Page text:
Egypt, Germany, France, Jordan meet to revive Mideast talksPTI | Cairo | Updated: 11-01-2021 16:39 IST | Created: 11-01-2021 16:39 IST
Egypt on Monday hosted the foreign ministers of Germany, France and Jordan to discuss ways to revive peace talks between Israel and the Palestinians, a week before President-elect Joe Biden takes office.
In Cairo, the Foreign Ministry said the aim of the meeting was to urge the Palestinians and Israelis to negotiate a “just and comprehensive political settlement” on the basis of achieving a Palestinian state with east Jerusalem as its capital on territory Israel captured in the 1967 Mideast war.
Trump has sidelined the Palestinian Authority, recognised Jerusalem as Israels capital and moved the U.S. Embassy there from Tel Aviv, slashed financial assistance for the Palestinians and reversed course on the illegitimacy of Israeli settlements on land claimed by the Palestinians.
Egypt's President Abdel-Fattah el-Sissi said last month that Cairo has been working toward a two-state solution to the Israeli-Palestinian conflict, “taking into account the regional and international changes.” He was apparently referring to Biden's election and the establishment of ties with Israel by four Arab countries — the United Arab Emirates, Bahrain, Sudan and Morocco.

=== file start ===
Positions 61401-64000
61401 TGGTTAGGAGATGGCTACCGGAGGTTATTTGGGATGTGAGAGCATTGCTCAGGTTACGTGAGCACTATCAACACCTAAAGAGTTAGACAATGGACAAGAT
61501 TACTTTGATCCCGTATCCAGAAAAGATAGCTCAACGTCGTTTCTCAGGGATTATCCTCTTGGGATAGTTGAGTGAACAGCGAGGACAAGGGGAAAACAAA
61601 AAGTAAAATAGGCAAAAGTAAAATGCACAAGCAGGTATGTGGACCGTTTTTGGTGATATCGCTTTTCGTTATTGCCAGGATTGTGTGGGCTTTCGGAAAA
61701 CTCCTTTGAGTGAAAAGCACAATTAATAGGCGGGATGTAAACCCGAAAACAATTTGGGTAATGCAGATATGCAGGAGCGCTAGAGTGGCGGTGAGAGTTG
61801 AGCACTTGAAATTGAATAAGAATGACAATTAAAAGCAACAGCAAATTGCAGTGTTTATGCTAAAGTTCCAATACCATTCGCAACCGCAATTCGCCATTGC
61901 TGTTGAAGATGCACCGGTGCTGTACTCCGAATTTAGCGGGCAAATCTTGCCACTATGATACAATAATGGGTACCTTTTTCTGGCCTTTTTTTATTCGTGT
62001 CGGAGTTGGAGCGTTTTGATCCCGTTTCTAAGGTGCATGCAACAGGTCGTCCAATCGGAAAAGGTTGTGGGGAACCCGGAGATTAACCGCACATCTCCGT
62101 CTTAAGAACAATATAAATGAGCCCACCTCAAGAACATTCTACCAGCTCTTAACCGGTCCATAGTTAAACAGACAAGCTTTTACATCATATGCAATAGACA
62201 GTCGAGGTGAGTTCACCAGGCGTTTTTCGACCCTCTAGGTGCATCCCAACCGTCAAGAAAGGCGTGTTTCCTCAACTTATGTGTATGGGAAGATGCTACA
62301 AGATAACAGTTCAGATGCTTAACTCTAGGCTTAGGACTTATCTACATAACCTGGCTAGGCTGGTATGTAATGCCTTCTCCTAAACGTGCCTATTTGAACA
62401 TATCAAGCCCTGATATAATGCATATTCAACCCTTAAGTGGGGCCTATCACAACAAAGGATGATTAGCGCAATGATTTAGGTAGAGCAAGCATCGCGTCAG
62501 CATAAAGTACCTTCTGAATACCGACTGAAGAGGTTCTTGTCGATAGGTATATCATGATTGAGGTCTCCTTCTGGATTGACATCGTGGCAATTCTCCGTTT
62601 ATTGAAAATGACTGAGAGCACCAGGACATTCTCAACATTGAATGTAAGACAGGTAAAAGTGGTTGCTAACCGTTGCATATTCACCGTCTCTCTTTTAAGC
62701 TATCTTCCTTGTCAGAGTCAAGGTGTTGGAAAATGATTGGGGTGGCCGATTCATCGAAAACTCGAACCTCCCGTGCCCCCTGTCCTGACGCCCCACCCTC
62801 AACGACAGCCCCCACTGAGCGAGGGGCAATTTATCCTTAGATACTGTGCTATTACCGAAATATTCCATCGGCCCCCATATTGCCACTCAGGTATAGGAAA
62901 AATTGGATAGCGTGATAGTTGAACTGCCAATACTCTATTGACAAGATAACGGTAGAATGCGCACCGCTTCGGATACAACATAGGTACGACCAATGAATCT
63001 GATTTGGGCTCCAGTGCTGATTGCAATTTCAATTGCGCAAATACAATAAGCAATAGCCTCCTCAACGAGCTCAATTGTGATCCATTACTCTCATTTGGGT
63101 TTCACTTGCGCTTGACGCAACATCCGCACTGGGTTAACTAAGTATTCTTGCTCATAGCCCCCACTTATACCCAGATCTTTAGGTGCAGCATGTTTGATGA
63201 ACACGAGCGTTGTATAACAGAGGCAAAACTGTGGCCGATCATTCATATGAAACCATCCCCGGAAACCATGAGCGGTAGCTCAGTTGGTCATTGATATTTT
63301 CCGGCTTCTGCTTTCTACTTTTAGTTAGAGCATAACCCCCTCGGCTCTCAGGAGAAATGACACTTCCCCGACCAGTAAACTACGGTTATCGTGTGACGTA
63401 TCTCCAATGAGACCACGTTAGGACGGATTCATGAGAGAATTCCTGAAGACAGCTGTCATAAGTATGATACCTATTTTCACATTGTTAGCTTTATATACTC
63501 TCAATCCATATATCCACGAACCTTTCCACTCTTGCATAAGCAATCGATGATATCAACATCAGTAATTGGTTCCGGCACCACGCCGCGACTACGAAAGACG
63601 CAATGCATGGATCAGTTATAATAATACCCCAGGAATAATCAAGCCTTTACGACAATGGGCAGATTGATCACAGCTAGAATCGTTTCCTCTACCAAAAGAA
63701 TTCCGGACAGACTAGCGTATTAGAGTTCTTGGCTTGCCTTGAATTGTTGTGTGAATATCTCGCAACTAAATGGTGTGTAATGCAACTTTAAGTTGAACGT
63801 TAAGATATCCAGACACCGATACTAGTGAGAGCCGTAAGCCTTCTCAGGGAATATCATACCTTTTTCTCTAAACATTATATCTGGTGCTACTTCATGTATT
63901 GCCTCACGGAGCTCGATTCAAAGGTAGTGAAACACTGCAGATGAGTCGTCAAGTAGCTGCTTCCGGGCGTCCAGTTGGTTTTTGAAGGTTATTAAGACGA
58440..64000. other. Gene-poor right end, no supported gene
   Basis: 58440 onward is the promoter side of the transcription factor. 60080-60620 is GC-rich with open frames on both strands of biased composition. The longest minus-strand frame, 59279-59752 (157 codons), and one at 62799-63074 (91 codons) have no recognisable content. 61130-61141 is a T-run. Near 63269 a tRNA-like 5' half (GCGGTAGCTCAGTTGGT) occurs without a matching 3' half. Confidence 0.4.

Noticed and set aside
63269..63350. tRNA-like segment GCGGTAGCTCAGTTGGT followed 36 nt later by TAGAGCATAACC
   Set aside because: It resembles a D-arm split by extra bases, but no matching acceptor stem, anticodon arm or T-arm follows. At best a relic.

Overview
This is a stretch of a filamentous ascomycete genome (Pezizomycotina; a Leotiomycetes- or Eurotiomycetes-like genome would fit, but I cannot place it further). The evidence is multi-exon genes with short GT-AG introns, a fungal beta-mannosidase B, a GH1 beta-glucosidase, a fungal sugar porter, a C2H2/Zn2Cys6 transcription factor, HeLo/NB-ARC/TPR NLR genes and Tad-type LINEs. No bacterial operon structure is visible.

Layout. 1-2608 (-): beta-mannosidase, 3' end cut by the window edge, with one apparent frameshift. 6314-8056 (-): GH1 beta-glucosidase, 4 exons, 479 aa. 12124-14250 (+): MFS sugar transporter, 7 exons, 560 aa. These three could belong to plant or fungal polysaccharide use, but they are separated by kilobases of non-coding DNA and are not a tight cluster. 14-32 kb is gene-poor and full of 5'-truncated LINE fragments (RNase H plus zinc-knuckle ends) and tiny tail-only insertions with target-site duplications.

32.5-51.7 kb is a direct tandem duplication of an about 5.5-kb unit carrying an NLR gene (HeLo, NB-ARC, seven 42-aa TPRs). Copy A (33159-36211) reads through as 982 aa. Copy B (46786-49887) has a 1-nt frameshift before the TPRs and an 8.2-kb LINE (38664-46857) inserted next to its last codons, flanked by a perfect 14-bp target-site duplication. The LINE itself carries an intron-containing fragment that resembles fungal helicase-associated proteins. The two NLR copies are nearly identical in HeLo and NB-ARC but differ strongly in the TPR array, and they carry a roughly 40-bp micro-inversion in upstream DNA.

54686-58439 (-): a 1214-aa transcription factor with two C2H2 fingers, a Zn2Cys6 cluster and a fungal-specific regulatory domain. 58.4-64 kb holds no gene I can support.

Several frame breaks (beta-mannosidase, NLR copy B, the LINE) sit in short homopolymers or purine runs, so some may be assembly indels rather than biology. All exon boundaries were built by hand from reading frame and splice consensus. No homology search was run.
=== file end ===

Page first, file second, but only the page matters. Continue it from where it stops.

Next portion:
“It is a question of contributing, at the same time, to a resumption of dialogue between Israelis and Palestinians, with a view to resolving the conflict in the framework of international law,'' the statement said. Germany's foreign ministry said the talks would focus on Israeli-Palestinian rapprochement. In September, Palestinian President Mahmoud Abbas called for an international conference early in 2021 to launch a “genuine peace process,” based on the U.N. resolutions and past agreements with Israel. The Palestinians no longer see the U.S. as an honest broker.
Palestinian Foreign Minister Riyad al-Malki said last month that the Palestinian Authority was ready to cooperate with the incoming Biden administration, and urged Israel to return to talks based on a two-state solution for the Israeli-Palestinian conflict.
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